"Relevant" and "timely" fall short as terms to describe Mal Warwick's latest book. After going through a brief analysis of what history has taught us in terms of philanthropy in times of crisis and putting forward three scenarios for economic recovery, Mr. Warwick presents three possible fundraising strategies to take us through the period of economic recovery.
He then embarks on a detailed nine-step approach to what he calls "peace of mind":
* Step 1: Reassess the Whole Ball of Wax. To make sure your organization is around long enough to make a lasting impact, Warwick proposes efficient management practices, something that is good even in times of abundance.
* Step 2: Strengthen your Case for Giving. Donors don't care about you as much as they care about the issues you work on. Focus on those.
* Step 3: Be Content with One in the Hand – Forget the Two That May Be in the Bush: The author questions the importance of creativity in tough times.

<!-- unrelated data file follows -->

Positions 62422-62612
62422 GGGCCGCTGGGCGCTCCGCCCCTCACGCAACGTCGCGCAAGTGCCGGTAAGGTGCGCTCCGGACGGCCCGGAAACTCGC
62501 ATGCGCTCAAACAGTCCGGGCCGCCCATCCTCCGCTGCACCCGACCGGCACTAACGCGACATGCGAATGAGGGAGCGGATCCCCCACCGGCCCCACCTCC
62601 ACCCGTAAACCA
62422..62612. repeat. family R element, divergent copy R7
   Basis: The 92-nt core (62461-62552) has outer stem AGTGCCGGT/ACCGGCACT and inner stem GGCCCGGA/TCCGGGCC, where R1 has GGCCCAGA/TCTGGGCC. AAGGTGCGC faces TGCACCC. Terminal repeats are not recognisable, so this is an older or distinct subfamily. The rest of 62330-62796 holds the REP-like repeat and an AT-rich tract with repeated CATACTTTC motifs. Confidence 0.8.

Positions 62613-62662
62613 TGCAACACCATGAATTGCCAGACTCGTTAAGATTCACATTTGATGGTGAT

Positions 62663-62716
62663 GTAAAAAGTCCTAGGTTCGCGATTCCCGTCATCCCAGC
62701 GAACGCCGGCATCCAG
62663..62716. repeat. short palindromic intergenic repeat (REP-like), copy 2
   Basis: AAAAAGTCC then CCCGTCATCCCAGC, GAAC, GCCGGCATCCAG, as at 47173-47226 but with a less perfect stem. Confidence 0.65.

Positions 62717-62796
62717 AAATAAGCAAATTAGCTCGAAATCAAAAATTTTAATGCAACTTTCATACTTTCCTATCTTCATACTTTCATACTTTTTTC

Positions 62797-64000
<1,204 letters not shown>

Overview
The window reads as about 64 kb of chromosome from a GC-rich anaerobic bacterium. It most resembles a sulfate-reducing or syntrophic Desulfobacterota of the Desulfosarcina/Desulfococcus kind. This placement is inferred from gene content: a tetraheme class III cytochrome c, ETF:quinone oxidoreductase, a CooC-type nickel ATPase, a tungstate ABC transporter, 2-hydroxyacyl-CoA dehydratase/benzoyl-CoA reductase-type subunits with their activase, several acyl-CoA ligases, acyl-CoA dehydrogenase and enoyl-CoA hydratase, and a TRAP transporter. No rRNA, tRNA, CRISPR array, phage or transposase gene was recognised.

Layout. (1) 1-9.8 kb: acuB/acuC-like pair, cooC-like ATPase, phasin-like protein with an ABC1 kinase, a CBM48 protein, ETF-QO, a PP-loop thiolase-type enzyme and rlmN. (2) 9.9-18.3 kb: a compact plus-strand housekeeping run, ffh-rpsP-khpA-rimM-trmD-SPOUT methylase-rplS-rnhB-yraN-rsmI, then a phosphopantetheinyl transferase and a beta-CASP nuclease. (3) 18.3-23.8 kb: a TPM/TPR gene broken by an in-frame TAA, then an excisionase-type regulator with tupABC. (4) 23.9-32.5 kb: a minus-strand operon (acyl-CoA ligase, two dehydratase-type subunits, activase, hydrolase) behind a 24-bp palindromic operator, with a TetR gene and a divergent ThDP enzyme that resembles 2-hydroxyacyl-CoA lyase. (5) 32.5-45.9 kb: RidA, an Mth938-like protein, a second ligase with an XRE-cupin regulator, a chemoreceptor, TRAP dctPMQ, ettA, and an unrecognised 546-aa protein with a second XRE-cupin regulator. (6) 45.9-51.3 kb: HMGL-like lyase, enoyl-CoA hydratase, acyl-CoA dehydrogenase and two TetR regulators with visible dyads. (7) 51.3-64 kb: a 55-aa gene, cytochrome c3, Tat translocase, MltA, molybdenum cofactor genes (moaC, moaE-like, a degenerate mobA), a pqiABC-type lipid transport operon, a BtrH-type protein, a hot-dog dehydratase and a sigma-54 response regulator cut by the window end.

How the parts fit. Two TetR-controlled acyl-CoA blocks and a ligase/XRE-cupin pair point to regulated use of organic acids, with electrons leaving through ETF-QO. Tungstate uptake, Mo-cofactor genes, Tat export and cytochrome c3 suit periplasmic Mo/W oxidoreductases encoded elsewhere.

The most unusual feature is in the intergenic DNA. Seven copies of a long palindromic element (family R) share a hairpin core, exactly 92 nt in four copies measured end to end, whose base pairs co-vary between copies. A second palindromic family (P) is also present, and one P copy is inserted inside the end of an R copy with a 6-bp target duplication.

* Step 4: Cut Costs with a Scalpel, Not an Ax. He shares 16 cost-cutting recommendations that impact the whole organization and 14 more focused on cutting costs in print production. Here, I found his invitation to draw the line between major and small donors at $1,000 very interesting.
* Step 5: Fish Where the Big Fish Are. This chapter deals with donor segmentation in as much detail as you need to "get" the idea and why it's important for you to do so.
* Step 6: Stay Close to Your Donors. Say thanks! And then, say thanks again!
* Step 7: Get Personal With Your Donors. Collect and use data about your donors as a means to appeal directly to their cherished values and beliefs.
* Step 8: Step Up Your Efforts Online. Lots of things you need to do to maximize your fundraising efforts by developing a comprehensive online strategy.
* Step 9: Break Down the Silos. A phenomenon that not only affects nonprofits but can hurt them badly, silos are discussed in this chapter.
In short, this book packs SO MUCH in so little space that, if you haven't taken pages of notes or if you have marked less than 10 pages to revisit again, I can guarantee you missed on lots of things: go back and read it cover to cover. You will thank me for it!